Washington – A consumer group says Gov. Dannel P. Malloy should avoid “going back to the days of Corrupticut” and replace Insurance Commissioner Katharine Wade as the key state regulator on a proposed mega-merger between Anthem and Cigna insurance companies.
The Connecticut Citizen Action Group (CCAG) and its allies, which include the Connecticut State Medical Society, oppose the proposed merger and another planned by Aetna and Humana, saying they could drive up premiums and limit treatment and coverage options.
On Thursday, CCAG began circulating a petition asking Malloy to replace Wade, a former Cigna employee, in the review of the Anthem-Cigna merger with “a truly independent actor who will put Connecticut’s interest over insurance companies.”
Connecticut Department of Insurance spokeswoman Donna Tommelleo and the governor’s office declined comment.
Opponents of the merger were angered by Wade’s decision to give state approval to the marriage of Aetna and Humana on Jan. 22 without public notice or a public hearing. Wade disclosed her decision only last week, responding to questions about the issue from the Connecticut Mirror.
On Thursday, the Connecticut State Medical Society filed a Freedom of Information Act request asking for all information the state insurance department used in making its decision.
“How can the public have any faith or confidence in the quality of CID’s due diligence process associated with the merger of such large – and in Aetna’s case, Connecticut-based – institutions?” asked state medical society Vice President Matthew Katz. “Given the secrecy with which CID made the determination, it is impossible to know whether even a shred of evidence was presented to suggest that the merger would result in improved health coverage, job retention or any other positive result for Connecticut residents.”
In a statement released May 26, the Insurance Department said that on Jan. 22 it “made the determination that the proposed acquisition would not substantially lessen competition or create a monopoly in Connecticut as Humana has a small market footprint in this state.”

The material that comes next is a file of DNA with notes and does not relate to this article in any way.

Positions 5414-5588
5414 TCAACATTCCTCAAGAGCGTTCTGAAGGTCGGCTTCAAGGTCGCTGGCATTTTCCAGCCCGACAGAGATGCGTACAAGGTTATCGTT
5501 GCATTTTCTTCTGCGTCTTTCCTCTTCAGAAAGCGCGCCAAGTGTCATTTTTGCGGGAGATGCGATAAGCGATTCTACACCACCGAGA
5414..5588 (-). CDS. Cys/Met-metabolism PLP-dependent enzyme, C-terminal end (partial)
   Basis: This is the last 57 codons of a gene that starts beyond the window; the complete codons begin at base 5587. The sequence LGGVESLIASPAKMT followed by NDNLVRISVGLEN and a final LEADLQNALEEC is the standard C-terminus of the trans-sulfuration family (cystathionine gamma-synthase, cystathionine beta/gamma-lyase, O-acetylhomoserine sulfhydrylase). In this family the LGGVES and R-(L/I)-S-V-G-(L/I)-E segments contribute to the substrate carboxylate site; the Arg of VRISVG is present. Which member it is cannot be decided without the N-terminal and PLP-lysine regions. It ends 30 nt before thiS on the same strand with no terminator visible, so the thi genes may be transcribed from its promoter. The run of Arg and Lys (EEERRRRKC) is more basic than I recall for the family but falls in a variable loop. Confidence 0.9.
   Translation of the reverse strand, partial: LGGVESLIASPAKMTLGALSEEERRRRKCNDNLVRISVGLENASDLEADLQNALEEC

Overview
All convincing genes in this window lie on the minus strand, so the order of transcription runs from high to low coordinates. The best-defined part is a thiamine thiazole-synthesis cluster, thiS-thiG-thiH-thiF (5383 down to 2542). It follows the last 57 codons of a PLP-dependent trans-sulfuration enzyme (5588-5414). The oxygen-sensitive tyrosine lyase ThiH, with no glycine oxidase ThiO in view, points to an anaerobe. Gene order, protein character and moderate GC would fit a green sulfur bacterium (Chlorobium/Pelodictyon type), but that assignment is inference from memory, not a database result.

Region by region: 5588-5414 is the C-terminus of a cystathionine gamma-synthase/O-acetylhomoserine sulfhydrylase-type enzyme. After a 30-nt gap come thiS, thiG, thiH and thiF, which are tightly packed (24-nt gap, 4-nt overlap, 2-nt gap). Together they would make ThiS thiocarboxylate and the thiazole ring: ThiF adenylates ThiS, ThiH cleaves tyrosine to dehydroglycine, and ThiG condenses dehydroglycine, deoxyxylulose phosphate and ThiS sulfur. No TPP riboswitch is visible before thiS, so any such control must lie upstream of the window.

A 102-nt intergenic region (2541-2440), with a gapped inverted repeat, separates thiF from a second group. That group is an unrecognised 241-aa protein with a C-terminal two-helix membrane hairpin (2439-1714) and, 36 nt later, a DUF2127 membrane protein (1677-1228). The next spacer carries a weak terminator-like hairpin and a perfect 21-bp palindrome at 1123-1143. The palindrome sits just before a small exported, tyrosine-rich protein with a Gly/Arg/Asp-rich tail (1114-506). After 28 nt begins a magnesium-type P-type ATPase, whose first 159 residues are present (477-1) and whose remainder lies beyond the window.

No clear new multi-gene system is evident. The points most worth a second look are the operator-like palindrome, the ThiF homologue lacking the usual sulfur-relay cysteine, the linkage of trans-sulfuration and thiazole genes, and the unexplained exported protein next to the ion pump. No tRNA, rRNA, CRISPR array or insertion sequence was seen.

The statement also said the department did not hold a public hearing because none was required since “Connecticut does not have a domestic Humana Insurer” and a “change of control application” was not required.
The groups opposing the insurance consolidations also are incensed by Wade’s refusal to recuse herself as the leading state regulator on the Anthem-Cigna merger, a $48 billion deal that was announced last year within weeks of the one between Aetna and Humana, which is worth about $37 billion. The two mergers would shrink the U.S. healthcare insurance market from five major insurers to three.
Wade is a former Cigna executive whose husband still works for the company.
The state ethics offices determined there was no conflict of interest.
But a story in the online International Business Times this week questioned the relationship between Wade and the insurers and fueled new criticisms of Wade and the Malloy administration on Thursday.
“She was a longtime Cigna lobbyist whose father-in-law works at a law firm that lobbies for the company, whose mother and brother previously worked at Cigna, and whose husband still does,” CCAG said. “She was also a top official of the major lobbying group for the state’s health insurance industry. As commissioner, she appointed a top deputy who worked at Cigna and she had a former longtime Cigna employee serve as an agency counsel in the merger review.”
The IBT story also said Malloy’s decision to appoint Wade to head the state’s insurance department last year came after Cigna, its lobbying firm Robinson & Cole and Anthem delivered more than $1.3 million to national and state political groups affiliated with Malloy, including the Democratic Governors Association (which the Connecticut governor heads), the Connecticut Democratic Party, Malloy’s own gubernatorial campaign and a political action committee supporting Connecticut Democrats.
“We made clear to people (in the Malloy administration) for quite some time we thought (Wade) was conflicted,” said CCAC Executive Director Tom Swan. “When more information came out it became clear back-door channels were not working.”
Swan’s group has also asked Malloy to pledge to not accept contributions from these companies “in any political committees that you are associated with.”
The insurance consolidations are also under review by the U.S. Justice Department’s antitrust division.
The American Medical Society, the American Medical Association, the American Hospital Association and unions representing health care workers are lobbying the Justice Department to reject the merger proposals.
Correction: An earlier version of this story incorrectly gave Insurance Commissioner Katharine Wade’s first name as Kathleen. It is Katharine.